Of course, while I’ve had what I consider to be significant success thusfar, there have been the occasional setbacks. My diet is pretty rigid, not so much for content as much for quantity, and I still have those days where I crave a calorie bomb of one sort or another. I’ve learned that if I can’t talk myself out of it to just let it happen and deal with the aftermath later. More often than not, the influx of fat and calories makes me feel so bad that I don’t really need to scold myself – my body does it for me. Trying to undo three decades of sedentary living has taken a toll on the body as well, and I’ve had a couple of injuries along the way. Having hauled my fat ass around has been hard on my knees and ankles, and sometimes they are less than happy with the walking and cycling – although it’s amazing how much happier they are at today’s 205 than they were at last fall’s 270.
I’m currently nursing a new injury that I can’t decide whether is a result of age or weight loss or what. Last week, I took a corner a little too quick and sent my BlackBerry skittering across the car seat, wedging it between the passenger seat and the door. Naturally, that’s when it opted to ring, so I pulled over to try and retrieve it before voicemail picked up. I reached across towards the BlackBerry, contorting myself in a way that would have been physically impossible six months ago, and cantelivered my upper body across the passenger seat with my ribcage resting on an unpadded center console. As I made that last stretch towards the door, something popped in one of the lower ribs, and I felt my body drop about an inch. “That’s probably not good,” I thought, abandoning the call to its fate. The Old Stan would have never suffered such an injury, in part because he never could have achieved the position and in part because there’d have been a cushioning layer of fat to protect the ribs. Such is progress. The good news is that I don’t think anything’s broken, just separated; the bad news is that it pretty much precludes most of my workout plan beyond walking and the stationary bike. Whatever – it’s not going to stop me.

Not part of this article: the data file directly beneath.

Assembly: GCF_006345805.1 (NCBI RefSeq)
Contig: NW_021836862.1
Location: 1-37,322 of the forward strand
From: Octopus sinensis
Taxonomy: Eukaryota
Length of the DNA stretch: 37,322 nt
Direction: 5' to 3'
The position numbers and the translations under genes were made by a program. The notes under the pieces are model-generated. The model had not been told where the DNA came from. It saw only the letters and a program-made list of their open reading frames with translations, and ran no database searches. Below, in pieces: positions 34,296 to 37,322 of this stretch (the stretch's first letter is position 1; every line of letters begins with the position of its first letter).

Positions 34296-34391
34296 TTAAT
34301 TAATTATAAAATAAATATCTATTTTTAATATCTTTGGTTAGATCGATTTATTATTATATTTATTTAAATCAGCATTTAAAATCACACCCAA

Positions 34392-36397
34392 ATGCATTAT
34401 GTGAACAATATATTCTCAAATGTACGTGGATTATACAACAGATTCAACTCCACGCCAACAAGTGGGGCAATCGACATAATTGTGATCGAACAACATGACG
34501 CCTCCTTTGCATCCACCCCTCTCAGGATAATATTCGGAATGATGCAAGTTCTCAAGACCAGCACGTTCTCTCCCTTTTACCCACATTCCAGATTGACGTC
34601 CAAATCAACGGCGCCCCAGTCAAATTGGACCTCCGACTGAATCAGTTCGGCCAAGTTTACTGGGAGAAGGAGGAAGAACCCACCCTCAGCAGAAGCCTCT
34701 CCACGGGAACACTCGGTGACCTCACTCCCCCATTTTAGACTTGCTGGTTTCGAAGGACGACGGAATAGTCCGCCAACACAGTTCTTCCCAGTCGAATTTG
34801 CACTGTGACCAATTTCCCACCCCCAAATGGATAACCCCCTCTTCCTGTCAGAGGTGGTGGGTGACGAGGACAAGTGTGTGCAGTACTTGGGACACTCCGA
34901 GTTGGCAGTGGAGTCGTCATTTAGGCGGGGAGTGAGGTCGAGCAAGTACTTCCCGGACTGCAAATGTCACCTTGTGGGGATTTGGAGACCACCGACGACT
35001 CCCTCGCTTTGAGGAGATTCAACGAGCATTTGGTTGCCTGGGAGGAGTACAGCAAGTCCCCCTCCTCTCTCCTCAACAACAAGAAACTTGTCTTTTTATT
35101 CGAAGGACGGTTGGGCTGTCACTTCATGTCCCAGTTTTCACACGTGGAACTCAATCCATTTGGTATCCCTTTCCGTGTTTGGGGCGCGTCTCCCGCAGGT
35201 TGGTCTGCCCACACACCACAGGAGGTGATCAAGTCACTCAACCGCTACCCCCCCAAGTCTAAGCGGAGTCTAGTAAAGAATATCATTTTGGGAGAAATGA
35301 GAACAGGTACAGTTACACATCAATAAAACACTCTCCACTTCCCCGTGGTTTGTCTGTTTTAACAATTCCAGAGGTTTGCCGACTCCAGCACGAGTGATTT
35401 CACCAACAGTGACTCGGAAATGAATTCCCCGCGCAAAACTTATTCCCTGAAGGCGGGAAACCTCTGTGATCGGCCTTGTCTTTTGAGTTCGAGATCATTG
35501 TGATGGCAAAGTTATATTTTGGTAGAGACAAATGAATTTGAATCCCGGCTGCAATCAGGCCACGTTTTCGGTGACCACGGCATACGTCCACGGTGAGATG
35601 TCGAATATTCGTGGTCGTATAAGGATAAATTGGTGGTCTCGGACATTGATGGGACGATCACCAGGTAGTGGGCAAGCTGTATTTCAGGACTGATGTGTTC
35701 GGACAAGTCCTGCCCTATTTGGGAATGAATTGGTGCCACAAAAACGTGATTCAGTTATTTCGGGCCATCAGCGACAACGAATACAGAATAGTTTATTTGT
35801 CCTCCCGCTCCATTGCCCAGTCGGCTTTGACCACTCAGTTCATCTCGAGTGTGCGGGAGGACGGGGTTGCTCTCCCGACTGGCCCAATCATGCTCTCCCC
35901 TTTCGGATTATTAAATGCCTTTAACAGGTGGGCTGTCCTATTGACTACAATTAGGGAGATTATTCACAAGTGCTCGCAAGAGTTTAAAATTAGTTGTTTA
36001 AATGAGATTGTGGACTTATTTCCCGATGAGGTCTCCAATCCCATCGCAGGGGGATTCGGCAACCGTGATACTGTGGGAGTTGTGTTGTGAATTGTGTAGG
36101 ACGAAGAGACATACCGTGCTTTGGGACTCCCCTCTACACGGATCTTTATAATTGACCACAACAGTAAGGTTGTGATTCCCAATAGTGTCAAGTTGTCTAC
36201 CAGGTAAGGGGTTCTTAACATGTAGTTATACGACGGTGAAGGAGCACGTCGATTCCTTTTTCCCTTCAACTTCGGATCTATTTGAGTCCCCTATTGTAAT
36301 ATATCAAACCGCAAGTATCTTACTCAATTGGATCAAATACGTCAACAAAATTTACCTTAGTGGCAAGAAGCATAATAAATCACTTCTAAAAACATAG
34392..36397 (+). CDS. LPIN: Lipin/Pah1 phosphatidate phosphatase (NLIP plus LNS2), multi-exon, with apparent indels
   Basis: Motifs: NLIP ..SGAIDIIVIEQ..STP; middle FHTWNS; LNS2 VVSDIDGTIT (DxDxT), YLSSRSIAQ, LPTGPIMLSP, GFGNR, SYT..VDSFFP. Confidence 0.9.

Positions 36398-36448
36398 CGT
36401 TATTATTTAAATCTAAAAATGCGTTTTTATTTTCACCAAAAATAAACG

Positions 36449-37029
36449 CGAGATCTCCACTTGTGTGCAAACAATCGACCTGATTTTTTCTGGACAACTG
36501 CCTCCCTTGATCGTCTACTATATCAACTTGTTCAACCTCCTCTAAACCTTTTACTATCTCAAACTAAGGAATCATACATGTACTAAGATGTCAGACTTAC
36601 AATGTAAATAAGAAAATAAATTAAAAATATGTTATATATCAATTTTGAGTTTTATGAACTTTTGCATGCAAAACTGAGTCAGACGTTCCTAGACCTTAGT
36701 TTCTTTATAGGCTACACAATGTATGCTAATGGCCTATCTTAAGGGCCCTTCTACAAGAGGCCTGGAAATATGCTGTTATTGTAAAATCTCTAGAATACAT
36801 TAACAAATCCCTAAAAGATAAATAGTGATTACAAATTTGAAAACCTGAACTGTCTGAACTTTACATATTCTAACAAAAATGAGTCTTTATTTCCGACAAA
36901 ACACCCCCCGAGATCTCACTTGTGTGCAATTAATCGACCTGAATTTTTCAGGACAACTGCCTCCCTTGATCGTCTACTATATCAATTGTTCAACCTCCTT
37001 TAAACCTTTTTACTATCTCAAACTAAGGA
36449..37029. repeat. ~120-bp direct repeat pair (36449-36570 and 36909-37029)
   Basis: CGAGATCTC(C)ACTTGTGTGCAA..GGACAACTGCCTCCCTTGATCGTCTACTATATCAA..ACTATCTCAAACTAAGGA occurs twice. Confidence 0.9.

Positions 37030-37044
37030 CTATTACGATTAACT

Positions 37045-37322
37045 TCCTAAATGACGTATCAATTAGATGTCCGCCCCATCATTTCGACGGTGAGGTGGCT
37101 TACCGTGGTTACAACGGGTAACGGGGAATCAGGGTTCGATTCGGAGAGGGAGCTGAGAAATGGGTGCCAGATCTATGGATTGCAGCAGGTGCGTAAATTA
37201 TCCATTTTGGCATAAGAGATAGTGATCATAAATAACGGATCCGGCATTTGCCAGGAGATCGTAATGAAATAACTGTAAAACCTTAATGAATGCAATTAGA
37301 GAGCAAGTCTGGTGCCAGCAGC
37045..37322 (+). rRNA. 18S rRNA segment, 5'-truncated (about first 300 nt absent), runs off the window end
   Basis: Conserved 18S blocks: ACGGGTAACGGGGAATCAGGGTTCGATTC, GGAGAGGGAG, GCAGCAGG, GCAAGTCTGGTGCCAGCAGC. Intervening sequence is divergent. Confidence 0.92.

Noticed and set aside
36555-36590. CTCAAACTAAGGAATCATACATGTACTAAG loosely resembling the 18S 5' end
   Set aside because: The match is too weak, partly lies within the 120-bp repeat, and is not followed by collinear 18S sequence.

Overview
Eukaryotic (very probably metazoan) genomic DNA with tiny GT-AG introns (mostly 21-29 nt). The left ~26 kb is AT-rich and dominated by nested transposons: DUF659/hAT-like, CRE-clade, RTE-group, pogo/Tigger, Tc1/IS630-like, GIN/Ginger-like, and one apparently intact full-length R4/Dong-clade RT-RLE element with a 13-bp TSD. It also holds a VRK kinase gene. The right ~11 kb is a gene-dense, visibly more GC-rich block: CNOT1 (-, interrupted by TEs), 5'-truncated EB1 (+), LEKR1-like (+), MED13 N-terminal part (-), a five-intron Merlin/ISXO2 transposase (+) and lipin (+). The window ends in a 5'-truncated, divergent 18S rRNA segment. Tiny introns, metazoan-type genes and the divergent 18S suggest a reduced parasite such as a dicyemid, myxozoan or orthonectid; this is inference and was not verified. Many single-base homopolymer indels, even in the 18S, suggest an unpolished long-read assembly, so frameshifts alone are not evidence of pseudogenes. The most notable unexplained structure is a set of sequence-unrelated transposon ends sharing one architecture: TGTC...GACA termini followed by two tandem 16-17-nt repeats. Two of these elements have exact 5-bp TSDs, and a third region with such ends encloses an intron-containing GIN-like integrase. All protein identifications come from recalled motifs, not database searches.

When I started down this path, it seemed silly to even talk in terms of goals. I would toss out 185-lbs as a target, since that’s what the experts say someone of my height should weight, but that seemed so ridiculously light six months ago as to be unobtainable. I’m not laughing any more. Admittedly, as I get smaller it gets a lot harder to shed the pounds, but when you get close enough to see the finish line, that’s a mighty powerful incentive.
There’s a lot more going on to the Stan 2.1 plan than just diet and exercise, but that’s for another day. Stay tuned …
July 13, 2009
There are things in this world I understand … roses, marlin fishing, the internet … and there are things I don’t. Among those I don’t? Fake breasts. More on after yet another example of the misplaced priorities in society today.
Chantal Marshall is a British homemaker. The 50-yr-old mother of 9 seems normal enough, yet her family proudly holds an English record – the most breast augmentations within a single family. Between Marshall and 4 of her daughters, they’ve received 9 pairs of implants.
One short of a silicone six-pack